One of the most encouraging features has been the continued success of the African tenant schemes. These schemes, which have been established in all three areas, are designed to promote the evolution of a class of African yeoman farmer. Land, tools, seed and instruction are provided for selected peasant farmers who show the initiative and desire to leave the subsistence economy, and they are brought on to the final stage of managing, unaided, their own small estates. The schemes continue to grow, and the number of tenants has now passed the 200 mark. The whole scheme is on a non-racial basis, and although at the moment only a few of the Africans are in the higher grade of employees, the aim is for more. Much has been learned in the last years about agricultural conditions and practice, and more may confidently be looked for in the coming five years for which the £500,000 is sought in this Bill. The lessons will be of great value, not only for the area where the experiments have taken place, but for Tanganyika genera-ally and, indeed, all those parts of Africa which are faced with similar problems. I beg to move.

Moved, that the Bill be now read 2a.—(The Earl of Perth.)

3.47 p.m.


My Lords, we on this side welcome the object of this Bill, assuming, as we take to be the case, that it has had the blessing of the Tanganyika Government and of the Tanganyika Agricultural Corporation itself. The explanatory note is a little confusing, and that is why I listened carefully to what the noble Earl had to say. I want to be quite sure that this amount is in substitution for the amount agreed to be paid under the Colonial Development and Welfare Act; and that I understand is the case. I say that because in the Foreword to the Report of the Corporation, to which the noble Earl has referred—a Report which, I may say, came into my hands only a few minutes before we came into the House this afternoon—I notice this statement: As noted in Chapter 1 of this Report, Her Majesty's Government has signified its preparedness in principle to continue providing the Corporation with assistance from United Kingdom funds—additional to the sum provided by the Colonial Development and Welfare Acts—for a further five years from the 1st October, 1957, subject to terms which are presently under consideration. From that reference it would appear that the Corporation were under the impression that they were going to get this £500,000 in addition to the balance of £1,700.000 which they were getting under the Colonial Development and Welfare Act. I take it—and I should like confirmation of this from the noble Earl—that that paragraph in the Foreword is incorrect, or, as least, incorrectly expresses the agreement between Her Majesty's Government, on the one hand, and the Tanganyika Government and the Tanganyika Agricultural Corporation, on the other. If the noble Earl will give us that assurance then we shall be quite happy.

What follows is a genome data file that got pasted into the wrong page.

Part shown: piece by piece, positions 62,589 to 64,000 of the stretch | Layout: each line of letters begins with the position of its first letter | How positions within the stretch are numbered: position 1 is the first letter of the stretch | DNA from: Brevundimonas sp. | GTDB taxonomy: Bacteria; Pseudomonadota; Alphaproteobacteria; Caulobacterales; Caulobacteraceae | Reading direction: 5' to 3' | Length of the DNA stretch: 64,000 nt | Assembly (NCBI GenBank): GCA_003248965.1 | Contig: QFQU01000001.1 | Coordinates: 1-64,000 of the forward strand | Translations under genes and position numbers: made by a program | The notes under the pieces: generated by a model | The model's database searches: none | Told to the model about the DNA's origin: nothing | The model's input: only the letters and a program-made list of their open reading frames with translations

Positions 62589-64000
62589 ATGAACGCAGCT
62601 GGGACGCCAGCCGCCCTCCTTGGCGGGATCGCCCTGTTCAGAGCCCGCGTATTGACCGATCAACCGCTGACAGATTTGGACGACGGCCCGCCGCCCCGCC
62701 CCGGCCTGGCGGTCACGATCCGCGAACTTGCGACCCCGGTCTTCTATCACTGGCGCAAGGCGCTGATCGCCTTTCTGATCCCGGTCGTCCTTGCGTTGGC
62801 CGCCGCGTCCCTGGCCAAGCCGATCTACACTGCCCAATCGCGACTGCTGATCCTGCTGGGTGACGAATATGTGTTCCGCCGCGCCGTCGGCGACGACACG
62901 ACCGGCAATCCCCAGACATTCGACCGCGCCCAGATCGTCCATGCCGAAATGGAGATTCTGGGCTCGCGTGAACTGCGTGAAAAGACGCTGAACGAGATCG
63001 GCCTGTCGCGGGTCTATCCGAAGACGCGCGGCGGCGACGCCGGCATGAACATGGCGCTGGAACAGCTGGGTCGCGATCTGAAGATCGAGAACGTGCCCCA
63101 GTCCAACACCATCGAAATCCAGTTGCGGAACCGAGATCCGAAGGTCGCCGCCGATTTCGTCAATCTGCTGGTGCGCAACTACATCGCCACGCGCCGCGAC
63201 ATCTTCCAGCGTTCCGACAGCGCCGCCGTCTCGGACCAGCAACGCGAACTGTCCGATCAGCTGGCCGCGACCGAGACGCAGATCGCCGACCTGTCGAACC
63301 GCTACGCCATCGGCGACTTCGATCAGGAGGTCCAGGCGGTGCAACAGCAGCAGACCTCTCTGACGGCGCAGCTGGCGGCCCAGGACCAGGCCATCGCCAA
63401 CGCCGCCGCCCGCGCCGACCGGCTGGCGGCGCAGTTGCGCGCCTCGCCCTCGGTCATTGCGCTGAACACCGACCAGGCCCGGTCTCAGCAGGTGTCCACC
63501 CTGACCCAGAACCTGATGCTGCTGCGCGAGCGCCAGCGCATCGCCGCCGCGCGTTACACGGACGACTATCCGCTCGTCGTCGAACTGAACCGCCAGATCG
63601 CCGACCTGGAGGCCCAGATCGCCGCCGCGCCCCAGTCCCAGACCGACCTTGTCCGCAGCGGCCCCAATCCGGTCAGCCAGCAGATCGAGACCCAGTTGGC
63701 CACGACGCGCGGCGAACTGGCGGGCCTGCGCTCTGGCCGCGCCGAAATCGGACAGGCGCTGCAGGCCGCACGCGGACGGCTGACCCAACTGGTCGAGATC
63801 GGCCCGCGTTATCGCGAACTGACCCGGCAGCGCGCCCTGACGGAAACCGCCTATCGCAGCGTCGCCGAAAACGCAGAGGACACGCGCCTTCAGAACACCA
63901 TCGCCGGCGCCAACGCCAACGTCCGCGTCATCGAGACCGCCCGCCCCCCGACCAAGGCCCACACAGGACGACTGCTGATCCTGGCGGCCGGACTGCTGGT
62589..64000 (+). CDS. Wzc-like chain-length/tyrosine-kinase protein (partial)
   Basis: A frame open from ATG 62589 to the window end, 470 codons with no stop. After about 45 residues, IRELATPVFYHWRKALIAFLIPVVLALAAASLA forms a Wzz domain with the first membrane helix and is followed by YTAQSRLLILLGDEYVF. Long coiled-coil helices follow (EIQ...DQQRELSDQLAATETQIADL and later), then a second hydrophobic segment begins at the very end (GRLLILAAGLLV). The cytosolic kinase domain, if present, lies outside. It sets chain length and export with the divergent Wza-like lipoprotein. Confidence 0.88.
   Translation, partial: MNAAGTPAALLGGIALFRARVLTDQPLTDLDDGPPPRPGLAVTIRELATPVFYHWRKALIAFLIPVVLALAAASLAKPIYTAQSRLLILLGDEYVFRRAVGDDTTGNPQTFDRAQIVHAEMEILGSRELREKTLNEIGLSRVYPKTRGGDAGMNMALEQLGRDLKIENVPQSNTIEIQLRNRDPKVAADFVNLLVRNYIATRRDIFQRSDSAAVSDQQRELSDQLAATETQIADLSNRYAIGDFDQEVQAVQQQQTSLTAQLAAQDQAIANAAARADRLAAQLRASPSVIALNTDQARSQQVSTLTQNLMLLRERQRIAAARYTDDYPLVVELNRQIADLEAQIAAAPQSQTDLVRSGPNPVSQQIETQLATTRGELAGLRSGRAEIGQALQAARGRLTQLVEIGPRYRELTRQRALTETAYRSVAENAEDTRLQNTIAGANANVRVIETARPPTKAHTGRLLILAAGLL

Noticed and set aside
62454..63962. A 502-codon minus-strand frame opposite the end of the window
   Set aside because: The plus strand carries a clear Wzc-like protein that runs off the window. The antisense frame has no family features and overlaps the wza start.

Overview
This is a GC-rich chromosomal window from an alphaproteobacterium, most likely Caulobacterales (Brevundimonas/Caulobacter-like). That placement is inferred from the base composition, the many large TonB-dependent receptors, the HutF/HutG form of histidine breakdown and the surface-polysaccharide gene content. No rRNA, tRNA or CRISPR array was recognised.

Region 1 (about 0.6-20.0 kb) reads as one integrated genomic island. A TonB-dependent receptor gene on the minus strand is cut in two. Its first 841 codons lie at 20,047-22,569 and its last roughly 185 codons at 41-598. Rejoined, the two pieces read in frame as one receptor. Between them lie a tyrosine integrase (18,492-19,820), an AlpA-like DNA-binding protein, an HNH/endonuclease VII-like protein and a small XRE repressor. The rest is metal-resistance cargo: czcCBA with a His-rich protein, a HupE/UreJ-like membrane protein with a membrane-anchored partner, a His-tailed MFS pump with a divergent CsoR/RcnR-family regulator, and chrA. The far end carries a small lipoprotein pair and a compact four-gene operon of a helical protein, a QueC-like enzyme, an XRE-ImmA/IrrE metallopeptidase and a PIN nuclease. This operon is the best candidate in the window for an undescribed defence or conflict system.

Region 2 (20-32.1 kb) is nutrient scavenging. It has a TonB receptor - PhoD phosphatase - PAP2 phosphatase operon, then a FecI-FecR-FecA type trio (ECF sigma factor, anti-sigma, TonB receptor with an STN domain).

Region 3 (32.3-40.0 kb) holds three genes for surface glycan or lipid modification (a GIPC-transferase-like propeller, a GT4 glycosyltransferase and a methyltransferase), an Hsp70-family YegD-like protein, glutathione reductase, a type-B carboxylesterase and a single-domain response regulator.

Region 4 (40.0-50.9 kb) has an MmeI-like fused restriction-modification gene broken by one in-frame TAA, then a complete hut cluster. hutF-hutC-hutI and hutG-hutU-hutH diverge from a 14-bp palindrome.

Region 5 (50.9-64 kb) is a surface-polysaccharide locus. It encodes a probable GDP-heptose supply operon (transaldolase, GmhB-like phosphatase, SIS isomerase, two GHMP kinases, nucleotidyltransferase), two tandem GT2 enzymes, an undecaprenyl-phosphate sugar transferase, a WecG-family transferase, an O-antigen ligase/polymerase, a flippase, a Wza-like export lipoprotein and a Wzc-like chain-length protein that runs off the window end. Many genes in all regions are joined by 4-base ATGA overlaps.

My Lords, I have great pleasure in giving that assurance. The position is as the noble Lord, Lord Ogmore, has explained and understood.


I am much obliged. I noticed that, in the Annual Report for last year on the Colonial Territories, at page 18, it is stated that encouraging progress continues to be made by the Corporation in its various enterprises. I was very glad indeed to read that note, which was practically the only reference to this Corporation in the Report. I am rather surprised at that, because this is an encouraging activity on the part of the Colonial Office and of the Tanganyika Government, and I am therefore rather surprised that they have not patted themselves on the back more than they have. There is just that brief note that progress is encouraging, which does not in any way, to my mind, sum up the situation as it is. It is not often that we have to chide the Government for not giving us sufficient information about their good works. We often have to chide them in other respects. They should be chided here, because they have done a great deal of good, I think, in Tanganyika, as I shall show in a moment.